Oh my, where have the years gone?  I’m 71 years old and have seen lots of stuff:  good, bad, and some that I can’t talk about.  But with the help of a good therapist, and a load of self exploration, I believe that I have grown both spiritually and intellectually.  Too bad I can’t  say that about our society.  I’m reminded of Richard Semon, a 19th century scientist and one of the characters in my latest book, “Mnemosyne:  A Love Affair with Memory,” who believed that while 19th century science had advanced by leaps and bounds, society’s spiritual growth remained dormant.  Centuries later, I’m thinking the same. As a child, I played cowboys and Indians.  I was the cowboy who shot the Indian.  Boy, did I fuck that one up.  Eventually I learned that the Indians were the good guys.  Then came the detectives against the gangsters.  Except for Bonnie and Clyde, I always shot the gangster.  As time passed, I moved into war games where I was an American soldier who shot anyone who didn’t look like me.  In all of these adventures it was understood that they were games, consisting of toy guns and make-believe deaths, and a good versus evil theme throughout.  It wasn’t real.  It was “child’s play.”  But for Jordan Davis and Travyon Martin, it was not “child’s play.”  It was murder. When did we decide that it was okay to carry a handgun and ignore the need to step back from a perceived danger?  Illinois, the place I call home, has become the final state to approve “concealed carry,” and many other states have approved the “stand your ground” law.  “Concealed carry” is when your handgun is hidden from plain site.  The “stand your ground” law states that you can use deadly force and that you do not have a duty to retreat if  you reasonably believe that such force is necessary to prevent imminent death or great bodily harm to yourself.  Now I’m not against hand guns.  I completed two eight-week classes at a local community college on the defensive use of handguns.  Both were excellent classes which stressed safety, shooting technique, and defensive plans to protect my family against home intruders.  In fact, I enjoy shooting my handgun and do so to maintain my skills.  I’m all for the 2nd amendment but things have gone crazy.  I don’t feel like I should always carry a gun and grow an extra set of balls.  Hey, that’s not me.  I’m a writer and one set of balls is fine with me. When did “child’s play” become real life?  When did we decide that it was okay for George Zimmerman to stalk Trayvon Martin, get into a confrontation, kill him, and then say that he was just defending himself.  Oh, I forgot.  Trayvon was a black teenager who wore a hoodie in the dark of night.  OMG, he wore a hoodie.  And I almost forgot that Trayvon had been to the store, bought a bad of skittles, and was walking home.  Now it makes sense — black teenager, hoodie, bag of skittles.  We all know that Trayvon’s death could have been avoided.  Zimmerman was found not guilty. What about Jordon Davis, the latest tragedy which caused me to write this blog?  Jordon was another black teenager who was shot to death by a white man.  Jordon and three other black teenagers were in a black SUV socializing as most teenagers do.  Their car was sitting at a gas station while they chilled out listening to loud, bass thumping rap music.  We’ve all heard it, and yes, it can be annoying.  Michael Dunn parked his car next to Jordon’s while Dunn’s finance walked into the station to make a purchase.  Now the story is beginning to make sense — black teenagers, black SUV, loud bass thumping rap music.  Now that would scare the hell out of any white dude.  Dunn rolls down his window and politely asks the occupants of the SUV to turn down the music.  Well, that’s what Dunn said.  The black teenagers turned down the music, but after some discussion they increased the volume of that loud, bass thumping rap music.  Now we had a pissed-off white man and a car full of loud black teenagers.  Dunn said that he was disrespected and that Jordon was beginning to step out of the SUV, and appeared to have what looked like a shotgun.  Dunn retrieved his handgun from the glove compartment, and quickly fired several rounds into the SUV.  And as the SUV sped away, Dunn fired the remainder of his 10 round clip into the SUV.  Jordon Davis died from gunshot wounds.  Dunn said that he feared for his life and no son-of-a-bitch was going to kill him.  No gun was ever found in the black teenager’s car.  Let’s see, how does this work — concealed carry, stand your ground, an extra set of balls, and no one is going to fuck with me.  The jury was unable to decide whether Dunn’s killing of Jordon was self defense or murder.  We ended with a hung jury. Where does all of this leave me?  I like most people, in fact, I love several of them.  I have more than one handgun to protect my family, and would shoot someone if it was absolutely necessary.  But I consider myself a tolerant person and don’t feel threatened when I see a black teenager wear a hoodie, or a car load of black teenagers play loud, bass thumping rap music.  I sometimes wear hoodies and sometimes have my car radio turned up, and yes, my wife says that I play the music too loud.  I believe that it’s okay to sometimes step back and walk the other way.  Killing someone is a heavy load to carry.  But hey, that’s just me.  I’m a writer and I only have one set of balls.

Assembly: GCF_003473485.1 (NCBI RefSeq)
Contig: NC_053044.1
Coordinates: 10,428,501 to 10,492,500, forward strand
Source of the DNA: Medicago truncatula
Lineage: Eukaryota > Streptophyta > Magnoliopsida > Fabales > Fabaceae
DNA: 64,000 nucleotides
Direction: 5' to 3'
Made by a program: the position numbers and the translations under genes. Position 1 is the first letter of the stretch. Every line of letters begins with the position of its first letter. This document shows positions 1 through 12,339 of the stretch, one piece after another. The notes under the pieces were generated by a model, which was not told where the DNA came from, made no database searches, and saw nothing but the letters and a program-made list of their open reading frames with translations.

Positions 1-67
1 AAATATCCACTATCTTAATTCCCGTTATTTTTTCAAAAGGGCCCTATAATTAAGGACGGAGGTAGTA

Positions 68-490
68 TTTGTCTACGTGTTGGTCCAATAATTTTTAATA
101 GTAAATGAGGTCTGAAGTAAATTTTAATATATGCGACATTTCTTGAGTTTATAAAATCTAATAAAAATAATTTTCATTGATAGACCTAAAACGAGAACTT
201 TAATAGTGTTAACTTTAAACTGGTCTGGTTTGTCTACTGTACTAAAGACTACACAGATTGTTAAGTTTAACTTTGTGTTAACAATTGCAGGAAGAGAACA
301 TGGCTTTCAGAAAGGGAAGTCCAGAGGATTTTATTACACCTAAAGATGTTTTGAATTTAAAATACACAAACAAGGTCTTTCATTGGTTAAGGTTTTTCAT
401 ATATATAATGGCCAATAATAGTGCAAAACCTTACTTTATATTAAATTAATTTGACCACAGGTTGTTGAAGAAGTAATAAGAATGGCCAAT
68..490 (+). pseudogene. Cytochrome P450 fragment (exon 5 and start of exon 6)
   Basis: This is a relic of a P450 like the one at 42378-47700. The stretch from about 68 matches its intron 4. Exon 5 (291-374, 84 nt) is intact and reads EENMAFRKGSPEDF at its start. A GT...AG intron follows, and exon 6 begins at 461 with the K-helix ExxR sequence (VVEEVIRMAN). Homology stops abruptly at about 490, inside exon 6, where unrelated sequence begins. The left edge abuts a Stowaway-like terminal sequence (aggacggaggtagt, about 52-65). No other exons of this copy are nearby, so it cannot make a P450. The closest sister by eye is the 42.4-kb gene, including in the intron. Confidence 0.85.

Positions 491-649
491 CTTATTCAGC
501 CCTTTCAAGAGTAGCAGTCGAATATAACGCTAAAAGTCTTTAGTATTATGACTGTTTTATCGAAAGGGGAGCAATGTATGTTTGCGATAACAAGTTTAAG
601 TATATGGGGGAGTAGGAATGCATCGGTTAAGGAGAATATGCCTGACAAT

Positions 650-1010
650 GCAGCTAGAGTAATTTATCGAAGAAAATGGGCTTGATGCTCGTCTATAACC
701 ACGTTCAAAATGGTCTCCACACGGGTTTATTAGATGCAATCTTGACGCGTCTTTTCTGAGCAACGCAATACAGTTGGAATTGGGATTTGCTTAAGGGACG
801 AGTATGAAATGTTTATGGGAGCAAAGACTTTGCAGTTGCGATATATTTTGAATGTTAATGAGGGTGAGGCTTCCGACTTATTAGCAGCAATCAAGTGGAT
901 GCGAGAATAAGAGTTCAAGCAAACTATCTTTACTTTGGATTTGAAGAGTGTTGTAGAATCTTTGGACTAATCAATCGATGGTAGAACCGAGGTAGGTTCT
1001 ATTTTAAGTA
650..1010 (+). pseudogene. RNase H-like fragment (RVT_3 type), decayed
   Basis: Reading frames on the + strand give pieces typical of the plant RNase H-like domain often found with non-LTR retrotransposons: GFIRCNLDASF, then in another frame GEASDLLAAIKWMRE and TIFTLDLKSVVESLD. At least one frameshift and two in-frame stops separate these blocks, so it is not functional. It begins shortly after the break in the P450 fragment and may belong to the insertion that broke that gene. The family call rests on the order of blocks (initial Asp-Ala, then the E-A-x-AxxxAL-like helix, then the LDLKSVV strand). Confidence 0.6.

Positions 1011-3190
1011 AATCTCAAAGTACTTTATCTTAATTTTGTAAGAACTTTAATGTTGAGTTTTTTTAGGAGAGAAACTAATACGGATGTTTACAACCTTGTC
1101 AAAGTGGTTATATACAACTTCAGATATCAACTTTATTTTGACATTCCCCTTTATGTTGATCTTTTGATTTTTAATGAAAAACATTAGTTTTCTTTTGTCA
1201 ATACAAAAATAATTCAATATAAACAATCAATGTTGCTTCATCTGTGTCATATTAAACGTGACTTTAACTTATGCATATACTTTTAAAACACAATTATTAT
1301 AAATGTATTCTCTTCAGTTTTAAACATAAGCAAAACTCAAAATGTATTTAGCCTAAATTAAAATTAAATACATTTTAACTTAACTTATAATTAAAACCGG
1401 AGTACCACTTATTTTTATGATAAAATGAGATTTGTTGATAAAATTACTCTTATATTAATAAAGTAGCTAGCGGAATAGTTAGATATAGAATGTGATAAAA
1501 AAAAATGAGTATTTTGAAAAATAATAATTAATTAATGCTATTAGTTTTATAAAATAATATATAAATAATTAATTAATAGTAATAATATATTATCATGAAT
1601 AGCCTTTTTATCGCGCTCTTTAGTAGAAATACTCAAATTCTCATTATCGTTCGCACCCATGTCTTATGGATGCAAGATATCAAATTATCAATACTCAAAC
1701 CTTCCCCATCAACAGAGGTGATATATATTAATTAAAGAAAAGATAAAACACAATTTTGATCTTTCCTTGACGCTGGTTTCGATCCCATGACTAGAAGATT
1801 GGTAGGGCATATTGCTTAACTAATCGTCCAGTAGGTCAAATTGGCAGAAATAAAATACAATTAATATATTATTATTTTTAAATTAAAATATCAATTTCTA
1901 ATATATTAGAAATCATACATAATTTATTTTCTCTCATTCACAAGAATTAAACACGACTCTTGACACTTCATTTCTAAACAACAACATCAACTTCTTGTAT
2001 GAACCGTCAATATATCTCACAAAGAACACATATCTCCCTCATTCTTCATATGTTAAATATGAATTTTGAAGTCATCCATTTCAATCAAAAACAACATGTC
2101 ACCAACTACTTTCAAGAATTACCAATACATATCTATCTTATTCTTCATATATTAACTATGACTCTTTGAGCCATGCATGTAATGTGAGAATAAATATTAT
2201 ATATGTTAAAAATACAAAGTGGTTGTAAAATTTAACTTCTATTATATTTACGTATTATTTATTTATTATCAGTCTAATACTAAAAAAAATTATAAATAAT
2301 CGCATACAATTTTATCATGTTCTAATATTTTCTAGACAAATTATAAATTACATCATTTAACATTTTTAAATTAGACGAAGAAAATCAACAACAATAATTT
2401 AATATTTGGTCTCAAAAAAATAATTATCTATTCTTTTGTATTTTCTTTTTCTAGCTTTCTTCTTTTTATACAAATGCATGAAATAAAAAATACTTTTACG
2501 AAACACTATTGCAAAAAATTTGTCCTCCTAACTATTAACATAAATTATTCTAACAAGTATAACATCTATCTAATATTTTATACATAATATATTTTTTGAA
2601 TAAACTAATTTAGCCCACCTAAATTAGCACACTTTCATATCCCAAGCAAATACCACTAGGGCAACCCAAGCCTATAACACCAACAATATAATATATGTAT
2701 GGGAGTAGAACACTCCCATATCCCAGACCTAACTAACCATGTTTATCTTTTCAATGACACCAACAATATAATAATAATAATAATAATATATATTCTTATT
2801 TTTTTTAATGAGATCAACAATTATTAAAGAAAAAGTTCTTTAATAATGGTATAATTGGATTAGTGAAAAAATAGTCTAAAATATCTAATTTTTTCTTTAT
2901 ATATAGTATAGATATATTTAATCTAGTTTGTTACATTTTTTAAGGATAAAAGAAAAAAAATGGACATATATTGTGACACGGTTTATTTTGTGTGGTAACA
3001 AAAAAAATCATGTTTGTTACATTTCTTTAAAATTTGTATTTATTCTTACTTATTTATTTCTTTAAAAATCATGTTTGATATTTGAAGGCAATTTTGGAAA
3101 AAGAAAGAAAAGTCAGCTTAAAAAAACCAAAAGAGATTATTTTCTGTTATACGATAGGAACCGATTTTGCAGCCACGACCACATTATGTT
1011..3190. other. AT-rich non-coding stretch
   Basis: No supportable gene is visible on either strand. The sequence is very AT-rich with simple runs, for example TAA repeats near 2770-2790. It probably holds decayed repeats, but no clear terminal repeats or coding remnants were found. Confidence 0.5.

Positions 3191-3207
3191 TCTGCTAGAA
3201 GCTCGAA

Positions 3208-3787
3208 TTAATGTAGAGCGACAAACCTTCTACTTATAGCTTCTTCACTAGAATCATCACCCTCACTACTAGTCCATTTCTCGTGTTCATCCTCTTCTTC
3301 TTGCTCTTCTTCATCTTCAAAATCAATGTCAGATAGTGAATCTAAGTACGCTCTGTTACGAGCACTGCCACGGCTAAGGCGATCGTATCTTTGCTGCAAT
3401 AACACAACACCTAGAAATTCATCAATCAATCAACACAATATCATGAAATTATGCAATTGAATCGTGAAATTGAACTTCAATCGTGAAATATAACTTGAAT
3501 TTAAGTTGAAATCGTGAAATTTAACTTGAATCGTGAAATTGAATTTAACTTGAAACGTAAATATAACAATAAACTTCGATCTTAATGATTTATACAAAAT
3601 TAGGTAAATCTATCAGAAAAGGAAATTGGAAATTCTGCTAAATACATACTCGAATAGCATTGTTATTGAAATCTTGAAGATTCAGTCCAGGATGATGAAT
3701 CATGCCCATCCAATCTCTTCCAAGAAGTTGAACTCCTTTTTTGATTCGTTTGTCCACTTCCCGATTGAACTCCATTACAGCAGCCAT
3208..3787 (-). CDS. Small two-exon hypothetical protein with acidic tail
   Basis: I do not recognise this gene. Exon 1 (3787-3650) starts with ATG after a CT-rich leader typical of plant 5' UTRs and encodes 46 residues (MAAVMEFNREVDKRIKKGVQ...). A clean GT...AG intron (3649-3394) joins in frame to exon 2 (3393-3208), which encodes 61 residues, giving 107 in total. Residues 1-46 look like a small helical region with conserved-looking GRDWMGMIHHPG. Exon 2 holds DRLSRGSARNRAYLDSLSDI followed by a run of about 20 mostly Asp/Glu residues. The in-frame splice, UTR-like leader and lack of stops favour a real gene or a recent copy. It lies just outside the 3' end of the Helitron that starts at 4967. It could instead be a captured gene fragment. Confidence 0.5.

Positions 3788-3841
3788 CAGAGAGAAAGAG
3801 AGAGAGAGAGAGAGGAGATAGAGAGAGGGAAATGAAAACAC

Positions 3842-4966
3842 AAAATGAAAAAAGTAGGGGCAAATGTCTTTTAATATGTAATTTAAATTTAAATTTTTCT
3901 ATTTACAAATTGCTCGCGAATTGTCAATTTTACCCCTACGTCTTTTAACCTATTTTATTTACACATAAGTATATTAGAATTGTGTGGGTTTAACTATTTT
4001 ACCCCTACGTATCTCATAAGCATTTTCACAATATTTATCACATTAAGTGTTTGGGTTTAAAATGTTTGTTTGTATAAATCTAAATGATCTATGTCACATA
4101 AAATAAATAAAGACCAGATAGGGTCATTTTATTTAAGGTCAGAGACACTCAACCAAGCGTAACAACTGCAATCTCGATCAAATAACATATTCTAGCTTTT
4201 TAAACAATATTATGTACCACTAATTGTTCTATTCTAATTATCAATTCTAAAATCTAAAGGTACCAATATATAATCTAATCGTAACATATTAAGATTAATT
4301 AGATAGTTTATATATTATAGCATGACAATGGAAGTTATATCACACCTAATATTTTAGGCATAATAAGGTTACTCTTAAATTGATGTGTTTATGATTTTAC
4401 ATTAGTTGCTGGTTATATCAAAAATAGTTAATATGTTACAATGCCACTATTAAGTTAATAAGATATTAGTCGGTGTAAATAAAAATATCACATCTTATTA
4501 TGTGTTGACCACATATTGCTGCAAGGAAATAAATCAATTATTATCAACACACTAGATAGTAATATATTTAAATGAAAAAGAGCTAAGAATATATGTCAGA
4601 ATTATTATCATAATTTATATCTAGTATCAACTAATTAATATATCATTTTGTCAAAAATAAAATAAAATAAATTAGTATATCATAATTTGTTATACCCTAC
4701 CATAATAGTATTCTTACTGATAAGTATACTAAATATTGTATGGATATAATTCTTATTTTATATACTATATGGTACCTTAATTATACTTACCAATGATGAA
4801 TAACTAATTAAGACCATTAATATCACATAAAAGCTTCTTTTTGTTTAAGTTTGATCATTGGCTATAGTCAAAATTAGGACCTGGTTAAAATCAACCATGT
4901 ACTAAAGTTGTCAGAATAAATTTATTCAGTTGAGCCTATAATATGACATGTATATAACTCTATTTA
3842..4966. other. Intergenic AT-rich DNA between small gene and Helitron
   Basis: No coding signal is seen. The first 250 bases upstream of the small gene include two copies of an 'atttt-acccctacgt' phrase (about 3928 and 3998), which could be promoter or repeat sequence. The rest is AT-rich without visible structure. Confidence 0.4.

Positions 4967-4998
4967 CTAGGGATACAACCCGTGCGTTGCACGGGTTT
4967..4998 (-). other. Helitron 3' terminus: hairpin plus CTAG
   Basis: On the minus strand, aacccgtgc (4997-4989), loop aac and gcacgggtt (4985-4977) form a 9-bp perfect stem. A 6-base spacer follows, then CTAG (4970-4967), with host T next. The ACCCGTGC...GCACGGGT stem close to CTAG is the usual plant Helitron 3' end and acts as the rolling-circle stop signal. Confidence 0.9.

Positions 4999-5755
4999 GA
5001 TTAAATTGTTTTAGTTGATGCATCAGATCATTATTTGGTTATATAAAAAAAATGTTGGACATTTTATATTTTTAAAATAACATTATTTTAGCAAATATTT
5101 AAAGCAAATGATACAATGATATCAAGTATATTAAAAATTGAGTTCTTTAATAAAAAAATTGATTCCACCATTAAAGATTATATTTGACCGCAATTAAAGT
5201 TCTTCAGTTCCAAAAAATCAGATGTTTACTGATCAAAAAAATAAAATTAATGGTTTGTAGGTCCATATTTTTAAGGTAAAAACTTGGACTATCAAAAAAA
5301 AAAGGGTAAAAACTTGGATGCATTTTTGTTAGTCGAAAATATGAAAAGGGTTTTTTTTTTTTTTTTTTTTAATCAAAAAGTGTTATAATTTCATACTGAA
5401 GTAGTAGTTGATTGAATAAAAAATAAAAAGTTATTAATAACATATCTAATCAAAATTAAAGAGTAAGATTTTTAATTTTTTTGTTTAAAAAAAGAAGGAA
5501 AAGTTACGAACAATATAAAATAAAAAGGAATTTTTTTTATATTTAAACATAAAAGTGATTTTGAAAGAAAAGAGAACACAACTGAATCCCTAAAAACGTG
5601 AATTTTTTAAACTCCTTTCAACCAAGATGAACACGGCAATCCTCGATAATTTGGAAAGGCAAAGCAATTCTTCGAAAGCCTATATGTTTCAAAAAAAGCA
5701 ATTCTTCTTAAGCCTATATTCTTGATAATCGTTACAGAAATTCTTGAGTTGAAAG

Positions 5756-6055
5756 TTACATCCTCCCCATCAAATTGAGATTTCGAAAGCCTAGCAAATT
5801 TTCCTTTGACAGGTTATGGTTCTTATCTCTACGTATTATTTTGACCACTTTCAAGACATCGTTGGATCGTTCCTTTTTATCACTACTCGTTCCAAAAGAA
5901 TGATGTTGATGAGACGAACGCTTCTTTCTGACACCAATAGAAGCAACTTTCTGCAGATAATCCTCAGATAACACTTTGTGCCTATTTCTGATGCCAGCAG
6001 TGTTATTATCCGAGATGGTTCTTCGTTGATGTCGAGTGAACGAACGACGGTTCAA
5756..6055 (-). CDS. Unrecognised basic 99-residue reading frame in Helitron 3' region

There’s no rosin on my bow.